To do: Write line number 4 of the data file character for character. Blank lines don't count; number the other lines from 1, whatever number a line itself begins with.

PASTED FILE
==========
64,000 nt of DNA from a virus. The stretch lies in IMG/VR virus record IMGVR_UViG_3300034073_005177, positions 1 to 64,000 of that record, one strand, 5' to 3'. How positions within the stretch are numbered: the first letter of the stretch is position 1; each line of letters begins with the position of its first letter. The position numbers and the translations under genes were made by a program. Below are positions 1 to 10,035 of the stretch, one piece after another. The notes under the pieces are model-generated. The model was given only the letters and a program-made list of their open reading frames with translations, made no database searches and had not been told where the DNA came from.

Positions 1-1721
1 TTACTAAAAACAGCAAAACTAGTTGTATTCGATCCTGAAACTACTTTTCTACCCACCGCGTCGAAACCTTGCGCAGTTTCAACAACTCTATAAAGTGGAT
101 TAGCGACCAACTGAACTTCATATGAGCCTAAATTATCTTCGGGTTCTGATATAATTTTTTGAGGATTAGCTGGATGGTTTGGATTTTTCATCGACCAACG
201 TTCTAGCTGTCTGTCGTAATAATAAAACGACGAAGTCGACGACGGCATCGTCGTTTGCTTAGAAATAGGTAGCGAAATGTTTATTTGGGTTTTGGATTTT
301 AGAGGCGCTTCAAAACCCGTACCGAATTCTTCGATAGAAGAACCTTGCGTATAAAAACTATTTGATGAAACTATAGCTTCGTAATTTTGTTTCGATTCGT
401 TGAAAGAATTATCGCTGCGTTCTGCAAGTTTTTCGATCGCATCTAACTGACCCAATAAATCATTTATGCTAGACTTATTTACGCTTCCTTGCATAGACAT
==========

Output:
101 TAGCGACCAACTGAACTTCATATGAGCCTAAATTATCTTCGGGTTCTGATATAATTTTTTGAGGATTAGCTGGATGGTTTGGATTTTTCATCGACCAACG